peat is primarily used in agriculture and horticulture. It is used
a soil conditioner and mulch for lawns, shrubbery, and gardens
a packaging material for seedlings, shrubs and flowers
a filler in mixed fertilisers; and in mushroom and seed beds.
about 26,200 tonnes of peat was used in Australia each year. Seventy
percent was imported and 95 percent of the Australian peat came
from Wingecarribee Swamp. The Wingecarribee Peat was considerably
cheaper than imported peat. The
peat was primarily used for horticultural uses.
peat made up a small proportion of the worldwide reserves of some
465,000 million tonnes. Wingecarribee peat was sold all over Australia
and was beginning to be exported to Southeast Asia, meaning that
production rates were increasing.
to Geoffrey Oakes, Senior Geologist, DMR:
occurrences in New South Wales are far more extensive than was previously
thought. Such deposits are relatively common in the highlands and
coastal regions of the State, with at least 25 identified deposits
having the capacity to support long term, viable peat mines.
many additional potential sources of peat were identified during
the Department's peat project few of these could be considered
to be available for mining. In particular, alternative land use
such as national parks, nature reserves and flora reserves within
state forests, as well as relatively intensive farming practices
like sugar cane production effectively sterilize these deposits
from a mining viewpoint.
Wales has in situ inferred resources of at least 25 million cubic
metres of peat (equivalent to perhaps 6 million t of peat product).
Tasmania probably has larger resources, while Victoria, Queensland,
Western Australia and South Australia all have some identified
data demonstrates that the Wingecarribee Swamp deposit contains
the highest quality local peat sampled during the Department's
peat project. It is the only known substantial resource of peat
in NSW which contains peat that could, by virtue of its intrinsic
natural characteristics, be competitive with the West German product...
deposit at Wingecarribee Swamp is the largest known, high quality
peat occurrence in New South Wales. It is also the best located
in terms of supplying the Sydney region market - the largest market
in Australia, and is well located in terms of access to major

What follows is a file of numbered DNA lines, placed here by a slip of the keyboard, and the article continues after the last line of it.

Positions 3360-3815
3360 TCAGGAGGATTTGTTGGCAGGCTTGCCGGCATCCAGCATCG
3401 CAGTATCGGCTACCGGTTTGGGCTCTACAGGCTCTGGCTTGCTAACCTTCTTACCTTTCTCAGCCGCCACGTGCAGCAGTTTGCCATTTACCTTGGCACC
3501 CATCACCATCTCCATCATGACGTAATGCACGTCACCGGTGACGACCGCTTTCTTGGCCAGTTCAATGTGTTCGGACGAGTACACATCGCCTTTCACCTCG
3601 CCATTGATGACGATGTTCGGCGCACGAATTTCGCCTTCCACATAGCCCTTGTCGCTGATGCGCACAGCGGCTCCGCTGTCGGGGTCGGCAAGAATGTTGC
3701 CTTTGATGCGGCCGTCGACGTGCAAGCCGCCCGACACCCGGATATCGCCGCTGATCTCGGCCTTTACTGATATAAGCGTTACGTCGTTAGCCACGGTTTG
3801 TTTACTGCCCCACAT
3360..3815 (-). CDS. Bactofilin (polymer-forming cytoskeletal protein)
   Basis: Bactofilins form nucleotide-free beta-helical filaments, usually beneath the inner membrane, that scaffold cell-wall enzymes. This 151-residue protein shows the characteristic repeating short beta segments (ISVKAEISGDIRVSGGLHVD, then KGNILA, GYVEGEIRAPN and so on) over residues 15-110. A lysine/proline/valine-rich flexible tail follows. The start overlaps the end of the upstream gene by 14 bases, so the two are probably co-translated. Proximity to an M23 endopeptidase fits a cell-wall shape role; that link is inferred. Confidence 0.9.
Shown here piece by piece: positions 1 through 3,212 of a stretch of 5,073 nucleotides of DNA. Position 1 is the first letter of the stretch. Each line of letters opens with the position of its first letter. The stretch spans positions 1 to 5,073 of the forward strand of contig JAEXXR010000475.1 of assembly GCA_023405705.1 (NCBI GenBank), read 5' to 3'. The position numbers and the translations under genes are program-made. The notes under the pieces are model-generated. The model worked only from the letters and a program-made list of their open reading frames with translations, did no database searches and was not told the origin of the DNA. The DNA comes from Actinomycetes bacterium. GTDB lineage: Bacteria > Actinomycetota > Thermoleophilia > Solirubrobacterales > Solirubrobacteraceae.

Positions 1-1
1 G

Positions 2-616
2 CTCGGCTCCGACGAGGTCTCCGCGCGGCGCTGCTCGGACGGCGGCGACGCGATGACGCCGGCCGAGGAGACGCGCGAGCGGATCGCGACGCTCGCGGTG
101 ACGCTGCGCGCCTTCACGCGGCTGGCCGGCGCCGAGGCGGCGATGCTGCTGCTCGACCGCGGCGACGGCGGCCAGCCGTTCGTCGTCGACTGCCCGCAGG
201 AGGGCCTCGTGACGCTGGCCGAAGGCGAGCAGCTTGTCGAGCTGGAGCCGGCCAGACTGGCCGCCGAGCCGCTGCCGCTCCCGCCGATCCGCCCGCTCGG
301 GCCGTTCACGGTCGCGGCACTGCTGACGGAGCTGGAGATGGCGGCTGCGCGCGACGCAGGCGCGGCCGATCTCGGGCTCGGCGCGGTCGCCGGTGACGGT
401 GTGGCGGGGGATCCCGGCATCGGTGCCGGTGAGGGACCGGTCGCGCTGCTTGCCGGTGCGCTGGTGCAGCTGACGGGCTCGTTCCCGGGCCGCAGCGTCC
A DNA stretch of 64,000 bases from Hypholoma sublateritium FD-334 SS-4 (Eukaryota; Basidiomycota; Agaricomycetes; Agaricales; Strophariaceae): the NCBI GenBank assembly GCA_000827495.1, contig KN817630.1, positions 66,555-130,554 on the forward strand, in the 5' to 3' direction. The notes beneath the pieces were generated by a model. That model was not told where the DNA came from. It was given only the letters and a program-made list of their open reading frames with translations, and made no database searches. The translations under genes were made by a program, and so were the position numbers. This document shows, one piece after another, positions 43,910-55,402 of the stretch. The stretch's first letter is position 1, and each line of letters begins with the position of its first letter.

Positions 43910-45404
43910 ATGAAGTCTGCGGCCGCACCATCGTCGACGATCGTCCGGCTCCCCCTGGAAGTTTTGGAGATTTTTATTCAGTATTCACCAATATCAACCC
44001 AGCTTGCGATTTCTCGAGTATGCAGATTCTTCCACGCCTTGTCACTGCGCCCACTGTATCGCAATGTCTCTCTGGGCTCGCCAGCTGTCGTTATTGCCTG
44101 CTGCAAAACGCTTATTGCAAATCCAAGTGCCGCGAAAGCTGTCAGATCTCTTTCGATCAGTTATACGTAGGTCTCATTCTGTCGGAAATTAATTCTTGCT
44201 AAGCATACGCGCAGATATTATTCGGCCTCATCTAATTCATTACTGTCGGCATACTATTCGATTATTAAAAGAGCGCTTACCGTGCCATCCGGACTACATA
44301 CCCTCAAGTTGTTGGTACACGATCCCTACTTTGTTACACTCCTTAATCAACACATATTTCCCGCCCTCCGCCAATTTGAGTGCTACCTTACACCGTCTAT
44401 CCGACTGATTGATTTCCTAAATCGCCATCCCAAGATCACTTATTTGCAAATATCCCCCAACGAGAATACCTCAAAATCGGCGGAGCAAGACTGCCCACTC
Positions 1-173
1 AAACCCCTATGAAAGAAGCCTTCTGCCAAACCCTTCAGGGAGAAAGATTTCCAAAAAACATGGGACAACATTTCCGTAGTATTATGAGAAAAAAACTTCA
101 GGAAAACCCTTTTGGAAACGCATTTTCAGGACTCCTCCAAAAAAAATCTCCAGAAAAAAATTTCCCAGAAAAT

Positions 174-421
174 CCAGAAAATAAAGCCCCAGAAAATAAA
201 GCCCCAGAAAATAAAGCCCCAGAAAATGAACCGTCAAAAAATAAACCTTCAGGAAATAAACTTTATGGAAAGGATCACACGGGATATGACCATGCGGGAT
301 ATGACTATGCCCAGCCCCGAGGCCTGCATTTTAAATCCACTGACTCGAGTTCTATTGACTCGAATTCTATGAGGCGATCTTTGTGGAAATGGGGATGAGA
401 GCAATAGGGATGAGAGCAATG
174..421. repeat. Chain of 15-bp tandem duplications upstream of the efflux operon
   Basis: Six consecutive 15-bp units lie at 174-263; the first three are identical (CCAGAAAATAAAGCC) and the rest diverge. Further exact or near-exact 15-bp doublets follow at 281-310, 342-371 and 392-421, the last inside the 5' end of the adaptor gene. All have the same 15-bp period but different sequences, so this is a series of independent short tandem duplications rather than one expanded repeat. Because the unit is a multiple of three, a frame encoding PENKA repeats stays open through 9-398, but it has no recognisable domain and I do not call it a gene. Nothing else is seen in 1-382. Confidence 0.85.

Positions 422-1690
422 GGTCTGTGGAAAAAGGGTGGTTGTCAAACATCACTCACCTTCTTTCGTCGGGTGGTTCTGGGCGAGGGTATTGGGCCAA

road and rail links. Peat mined from this deposit is an important
component of a variety of products (particularly potting mixes
and landscaping materials) and has been gradually gaining acceptance
for use by consumers who previously showed a marked preference
for imported peat. Wingecarribee peat can substitute for imported
peat in most applications, and of all the New South Wales peats
tested by the Department, is the peat with the greatest potential
for replacing imports.
to the Department of Mineral Resources (DMR):
has been a certain amount of adverse comment as to Wingecarribee
peat ending up in the greens of Japanese golf courses. The Department
of Mineral Resources takes the view and submits that the Inquiry
should find that high value exports of New South Wales minerals
into specialised high margin niche markets, such as the export of
Wingecarribee peat for use in golf courses, is desirable and should
be strongly encouraged.
evidence is, and we submit the Inquiry should find, that eight jobs
will be lost if the mine closes.
to Local and State Economy
of Emerald Peat provide direct benefits to local haulage contractors
and other business utilised in its activities and indirect benefits
through expenditure by its workers and the employees of the businesses
it deals with.
Ellison, Summary of Submissions by Emerald Peat Pty Ltd, 1997.
of Mineral Resources, Submission to Inquiry into Renewal of Mining
leases 567 and 568 at Wingecarribee Swamp, 1997.
Michael Oakes, Senior Geologist, Land Use and Resource Assessment
Section, Geological Survey Division, NSW Department of Mineral Resources,
The Wingecarribee Swamp Peat Deposit: A Submission to the Chief
Mining Warden's Inquiry into Renewal of Special Lease 567 and 568
(Act 1906) to Mine Peat, 1967.